Johnny Carson broke into wife's secret apartment to discover her affair with Frank Gifford, new book reveals

Dylan Stableford
Yahoo Movies
FILE - This May 22, 1992 file photo shows talk show host Johnny Carson, with his personalized coffee cup in front of him, watching clips from earlier shows during the last taping of the "Tonight Show" in front of family and friends in Burbank, Calif.  (AP Photo/Douglas C. Pizac, file)
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FILE - This May 22, 1992 file photo shows talk show host Johnny Carson, with his personalized coffee cup in front of him, watching clips from earlier shows during the last taping of the "Tonight Show" in front of family and friends in Burbank, Calif. (AP Photo/Douglas C. Pizac, file)

Johnny Carson, the late late-night legend, had a well-documented dark side, some of which is detailed in an upcoming book by his friend and lawyer, Henry Bushkin.

In an excerpt published Tuesday by Entertainment Weekly, Bushkin recalled the time in 1970 that Carson — flanked by a private investigator, lock-picker and photographer — broke into his second wife's secret New York apartment to confirm his suspicion that she was having an affair.

Before the break-in, Bushkin, then 27, told Carson he would help him file for divorce.

“No, I don’t want you to file for divorce,” Carson interrupted. “I want you to go with Arthur and me and some other guys when we break into the apartment to find evidence to prove the b---- is cheating on me.”

So Bushkin accompanied the group to the building where Carson believed Joanne Copeland, "a cute, vivacious former stewardess who had briefly worked as the hostess on a TV game show called Video Village," had been carrying on an affair with the former New York Giants football great Frank Gifford.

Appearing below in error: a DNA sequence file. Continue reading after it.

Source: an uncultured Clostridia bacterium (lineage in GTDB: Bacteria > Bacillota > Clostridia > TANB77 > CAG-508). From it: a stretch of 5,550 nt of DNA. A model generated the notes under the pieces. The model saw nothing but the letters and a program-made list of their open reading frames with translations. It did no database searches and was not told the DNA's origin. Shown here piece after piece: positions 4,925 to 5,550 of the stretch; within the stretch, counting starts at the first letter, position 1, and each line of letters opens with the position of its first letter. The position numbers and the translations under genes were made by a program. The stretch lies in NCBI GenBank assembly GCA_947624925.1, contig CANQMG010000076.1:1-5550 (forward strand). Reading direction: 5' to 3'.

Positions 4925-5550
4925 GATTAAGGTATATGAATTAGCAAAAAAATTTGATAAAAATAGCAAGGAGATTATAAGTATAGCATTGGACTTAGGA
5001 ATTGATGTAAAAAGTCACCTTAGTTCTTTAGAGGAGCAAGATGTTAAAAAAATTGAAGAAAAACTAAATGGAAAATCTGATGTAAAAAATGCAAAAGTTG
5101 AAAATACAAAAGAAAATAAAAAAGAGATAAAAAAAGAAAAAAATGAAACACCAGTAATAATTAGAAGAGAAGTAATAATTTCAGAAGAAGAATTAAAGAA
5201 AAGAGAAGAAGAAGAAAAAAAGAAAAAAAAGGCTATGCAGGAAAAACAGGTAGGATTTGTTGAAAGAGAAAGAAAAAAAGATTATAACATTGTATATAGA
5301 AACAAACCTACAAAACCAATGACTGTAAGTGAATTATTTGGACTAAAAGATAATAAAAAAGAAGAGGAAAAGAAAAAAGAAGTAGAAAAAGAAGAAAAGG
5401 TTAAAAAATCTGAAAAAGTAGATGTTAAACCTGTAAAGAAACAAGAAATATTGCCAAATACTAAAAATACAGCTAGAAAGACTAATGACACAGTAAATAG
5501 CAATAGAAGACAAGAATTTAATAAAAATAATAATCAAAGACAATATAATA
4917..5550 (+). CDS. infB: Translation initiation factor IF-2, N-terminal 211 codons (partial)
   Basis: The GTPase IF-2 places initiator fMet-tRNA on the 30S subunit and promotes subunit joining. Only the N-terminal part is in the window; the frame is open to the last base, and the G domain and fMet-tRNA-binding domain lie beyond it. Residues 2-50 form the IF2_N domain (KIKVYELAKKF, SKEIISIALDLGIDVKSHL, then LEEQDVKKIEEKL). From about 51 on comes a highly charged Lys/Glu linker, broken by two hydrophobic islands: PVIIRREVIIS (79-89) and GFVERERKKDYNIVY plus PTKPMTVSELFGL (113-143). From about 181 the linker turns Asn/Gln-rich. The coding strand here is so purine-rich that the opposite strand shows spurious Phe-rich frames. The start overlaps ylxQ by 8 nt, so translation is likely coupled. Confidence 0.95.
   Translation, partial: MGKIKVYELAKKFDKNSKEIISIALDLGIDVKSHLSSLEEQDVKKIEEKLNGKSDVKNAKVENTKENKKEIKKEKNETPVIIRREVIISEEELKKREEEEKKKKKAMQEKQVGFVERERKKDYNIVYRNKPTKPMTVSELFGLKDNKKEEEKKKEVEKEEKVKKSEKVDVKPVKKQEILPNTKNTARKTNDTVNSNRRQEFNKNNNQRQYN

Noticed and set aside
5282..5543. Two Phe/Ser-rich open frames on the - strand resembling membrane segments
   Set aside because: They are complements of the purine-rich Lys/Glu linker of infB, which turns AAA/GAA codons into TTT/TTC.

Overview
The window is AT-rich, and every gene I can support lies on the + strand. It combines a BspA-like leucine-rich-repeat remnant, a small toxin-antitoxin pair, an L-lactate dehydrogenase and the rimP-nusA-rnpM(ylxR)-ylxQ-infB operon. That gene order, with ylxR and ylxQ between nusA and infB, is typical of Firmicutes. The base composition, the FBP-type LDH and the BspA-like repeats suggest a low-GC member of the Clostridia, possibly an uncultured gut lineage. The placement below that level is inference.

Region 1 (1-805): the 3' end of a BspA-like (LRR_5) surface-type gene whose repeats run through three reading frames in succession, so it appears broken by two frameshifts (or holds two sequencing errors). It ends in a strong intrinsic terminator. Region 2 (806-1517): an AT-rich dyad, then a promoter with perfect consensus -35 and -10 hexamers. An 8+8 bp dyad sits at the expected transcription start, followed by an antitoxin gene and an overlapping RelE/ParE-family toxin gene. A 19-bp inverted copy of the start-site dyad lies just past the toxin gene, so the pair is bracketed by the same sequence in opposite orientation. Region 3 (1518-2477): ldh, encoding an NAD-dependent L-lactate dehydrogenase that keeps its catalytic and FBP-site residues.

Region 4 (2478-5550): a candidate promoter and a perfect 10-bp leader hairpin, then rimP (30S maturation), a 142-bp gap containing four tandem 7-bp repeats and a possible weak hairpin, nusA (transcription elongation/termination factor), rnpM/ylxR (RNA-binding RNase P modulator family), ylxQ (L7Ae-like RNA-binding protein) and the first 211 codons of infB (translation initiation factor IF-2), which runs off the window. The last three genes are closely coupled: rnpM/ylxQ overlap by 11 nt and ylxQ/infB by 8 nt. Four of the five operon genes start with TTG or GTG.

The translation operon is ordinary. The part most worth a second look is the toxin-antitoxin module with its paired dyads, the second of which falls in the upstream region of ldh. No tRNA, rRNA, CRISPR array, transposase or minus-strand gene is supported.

Carson was wearing sunglasses to disguise his famous face. It didn't work:

“Hey, Johnny Carson!” the burly doorman bellowed. “Hey-ohhh!” But his delight at the sudden apparition of a celebrity in his lobby did not translate into a willingness to admit strangers into a resident’s apartment. Joanne must have used her husband’s money to tip generously.



They slipped the building manager "several hundred dollars" to let them into the apartment, where they confirmed Carson's fears:

Crushed by the overwhelming amount of evidence, Carson leaned against the living room wall and began to weep. It was a painfully uncomfortable moment. Arthur busied himself taking photos of the premises, while the rest of us tried to look away and give Johnny his privacy. It was, however, a small space, and I couldn’t always keep my eyes away. During one of those glances, I could see that Carson’s raincoat had fallen open. I was shocked to see that Johnny was carrying a .38 revolver in a holster on his hip. Mullen, seeing what I saw, shot me a look that warned, Don’t say a f---ing word, and then he quietly flipped the framed pictures of Gifford on the windowsill so that their backs faced the room. Across the room, the silent Joe Mullen deftly swept some lingerie under the sofa with the toe of his shoe. He wanted to spare Johnny the sight. There was little else that could be done.



Later that night, Bushkin was summoned to a bar by a drunken, devastated Carson.

"Behind the bar was a barkeep in a bow tie, and at the bar was one patron, Johnny Carson, his head in a cumulus cloud of cigarette smoke, nursing a drink," Bushkin recalled.

“Why Frank Gifford?” Carson asked. “What’s that a-hole got that I don’t have?”

The next day, Bushkin wrote, the King of Late Night could not recall the conversation:

“Hey, what did we talk about last night?” he asked. “What the hell did I say?”

“Nothing much,” I replied. “Nothing important.”

He paused for several seconds. I think that he was impressed that my discretion extended even to him. “You must never, ever repeat a word from last night,” he finally said. “You understand that?”

“I do.”



The book, "Johnny Carson," is due out Oct. 15.